⭐️Scoring systems round-up⭐️

by LeonardoAlese. Posted on Aug 01, 2020    7    7


One of my favourite games among those with a minimal set of rules is 'No Thanks!'. When it is your turn you have only two options: pay one coin to reject a card or take the card and all the coins that have been paid until then. At the end of the game, in which one tries to score as few points as possible, each player sums up the value on the cards that she has collected with a twist: a sequence of consecutive cards is only worth as many points as the card of lowest value in the sequence. This simple idea is enough to break simmetry among players and make the game interesting.

No Thanks!

I think it would be cool to list as many scoring systems as we can, where cards/tiles collected over the game are scored at its end. A good format could be:

Game. Scoring system. Highlight of how it impacts the game.

Looking forward to reading about spicy scoring systems.


Comments

SuperCoquillette 2

I like how That's Pretty Clever and Twice As Clever are basically a scoring system by itself.

  LeonardoAlese 3

Coloretto. At the end of the game you pick three colors among those you have collected and score points depending on how many cards in that color you have

1: 1 point,
2: 3 points,
3: 6 points,
4: 10 points,
5: 15 points,
6+: 21 points.

Remaining colors are scored the same way but provide negative points.

The scoring system breaks symmetry, sets up a nice push your luck dynamics and allows indirect interaction by offering the possibility of forcing other players to take cards that are harmful to them.

radaar 2

Twilight Struggle

This game simulates the Cold War, and the struggle for dominance between the US and USSR was always in flux. As a result, the victory point track is structured in a way where a point for one is a point against the other. The track starts at 0, and if the US gets 1 point, then the USSR gets 3, the new total is that the USSR is at 2.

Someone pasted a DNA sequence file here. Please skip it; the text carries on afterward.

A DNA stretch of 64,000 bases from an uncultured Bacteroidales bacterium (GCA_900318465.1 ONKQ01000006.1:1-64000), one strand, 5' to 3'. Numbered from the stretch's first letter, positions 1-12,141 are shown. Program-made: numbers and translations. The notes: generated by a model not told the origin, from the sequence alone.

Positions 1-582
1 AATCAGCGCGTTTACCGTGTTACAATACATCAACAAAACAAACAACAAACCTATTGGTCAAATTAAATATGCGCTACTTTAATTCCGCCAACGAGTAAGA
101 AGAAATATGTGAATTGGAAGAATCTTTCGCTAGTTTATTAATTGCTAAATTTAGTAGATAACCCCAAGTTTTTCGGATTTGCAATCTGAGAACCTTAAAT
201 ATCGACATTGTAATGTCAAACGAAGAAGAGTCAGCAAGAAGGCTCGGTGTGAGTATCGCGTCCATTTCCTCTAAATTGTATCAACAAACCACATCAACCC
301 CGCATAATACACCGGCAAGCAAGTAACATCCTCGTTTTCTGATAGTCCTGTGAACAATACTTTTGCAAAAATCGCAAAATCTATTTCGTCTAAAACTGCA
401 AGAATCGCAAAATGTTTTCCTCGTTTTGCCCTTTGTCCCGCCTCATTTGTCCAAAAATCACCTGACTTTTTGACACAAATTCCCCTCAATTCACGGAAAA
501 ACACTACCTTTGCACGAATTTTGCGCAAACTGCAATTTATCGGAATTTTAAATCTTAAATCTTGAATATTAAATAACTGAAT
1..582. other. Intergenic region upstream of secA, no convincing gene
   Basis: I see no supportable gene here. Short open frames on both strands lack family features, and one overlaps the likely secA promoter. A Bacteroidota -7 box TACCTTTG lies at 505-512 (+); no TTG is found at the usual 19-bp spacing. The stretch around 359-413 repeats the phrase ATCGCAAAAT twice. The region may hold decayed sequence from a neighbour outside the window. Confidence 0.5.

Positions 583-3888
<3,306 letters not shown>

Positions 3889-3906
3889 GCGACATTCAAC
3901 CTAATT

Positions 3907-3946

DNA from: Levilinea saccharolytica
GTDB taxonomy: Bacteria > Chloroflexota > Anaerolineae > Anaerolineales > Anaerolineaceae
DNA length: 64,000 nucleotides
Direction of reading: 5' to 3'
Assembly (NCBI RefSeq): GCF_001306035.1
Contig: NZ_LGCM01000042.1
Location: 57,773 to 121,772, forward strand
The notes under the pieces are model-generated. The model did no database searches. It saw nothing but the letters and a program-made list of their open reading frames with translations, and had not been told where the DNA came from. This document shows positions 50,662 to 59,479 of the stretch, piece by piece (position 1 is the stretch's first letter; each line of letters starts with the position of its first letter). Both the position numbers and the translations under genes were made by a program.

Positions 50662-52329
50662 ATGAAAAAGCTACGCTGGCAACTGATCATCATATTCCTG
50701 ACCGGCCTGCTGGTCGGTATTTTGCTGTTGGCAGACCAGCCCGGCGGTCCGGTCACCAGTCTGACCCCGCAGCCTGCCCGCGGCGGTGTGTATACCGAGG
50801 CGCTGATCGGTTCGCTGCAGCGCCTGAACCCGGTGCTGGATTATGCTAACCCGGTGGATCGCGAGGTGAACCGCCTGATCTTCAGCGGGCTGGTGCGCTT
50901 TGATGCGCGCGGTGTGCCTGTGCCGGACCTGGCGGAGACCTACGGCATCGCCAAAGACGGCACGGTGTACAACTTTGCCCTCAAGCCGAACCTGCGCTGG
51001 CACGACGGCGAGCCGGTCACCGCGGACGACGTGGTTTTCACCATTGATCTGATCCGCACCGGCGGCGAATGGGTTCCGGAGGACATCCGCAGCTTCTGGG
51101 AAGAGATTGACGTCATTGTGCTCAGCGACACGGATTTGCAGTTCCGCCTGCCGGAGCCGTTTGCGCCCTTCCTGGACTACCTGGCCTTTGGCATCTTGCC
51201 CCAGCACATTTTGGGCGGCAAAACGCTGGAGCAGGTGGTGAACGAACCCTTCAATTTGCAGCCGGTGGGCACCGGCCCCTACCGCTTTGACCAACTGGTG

The game ends immediately if either side hits 20, but if neither side reaches the 20-point threshold or triggers another victory (or loss) condition by the end of the war, a final scoring is conducted, and the nation with the net positive point total is the winner.

Certain events provide a point or two, but most of the scoring comes from control of geographical regions. Regions are comprised of countries (usually divided by continents), and countries can either be battleground nations, where the two superpowers desperately tried to assert dominance and/or provided tactical advantages, or non-battleground nations, which were not as important to the struggle. Simply being present in a region (controlling at least one country) isn’t worth very much. Dominating a region (controlling more battlegrounds, at least one non-battleground, and more countries total) is pretty valuable. And total control of a region (controlling ALL battlegrounds and more countries total) will earn a TON of points, but is incredibly difficult to pull off.

Thing is, not all regions are equally valuable. Europe is worth the most points in the game because that is where the heart of the conflict was. It’s also the most difficult place to create wild upsets. But if either side ever fully co tools Europe when a scoring card is played, that is an automatic victory. Asia is the next most valuable because of how China, Korea, Vietnam, and Afghanistan served as the places where the Cold War was “hot”; the actual wars there were largely proxies for the two superpowers to try to forcibly assert their ways of life.

Each region has a corresponding “scoring card,” which triggers a score check of the region. This forces players to continuously ensure that they don’t let a region fall into their enemy’s grasp. At the end of the game, all regions are scored to find the final total and winner.

  LeonardoAlese 1

I love the single track scoring system. If I remember right, also cards playing sticks to the same principle: if US plays a USSR card for action points, then USSR still gets to activate the effect on the card. I can only imagine how much time it took to balance such a mechanic.

Jhonyb 2

The most original score system I saw was Rajas of Ganges.
Where you have 2 points tracks and when they intersect triggers the game end. Also the points it’s the difference after that intersection

Kaflagemeir 5

Arboretum has a devilishly difficult scoring system of set collection in your tableau of trees you have built and making paths, but your ability to score a type of tree is strictly dependent on having the highest total of that type of tree in your hand. So, what do you keep? What do you play? What cards from other people's sets do you hold on to so they can't score theirs? Lots of tough choices in this game.

bgg-uglywalrus 3

Honestly, Arboretum's scoring is such a genius piece of design. I think other games that try this mechanism try to be too nice.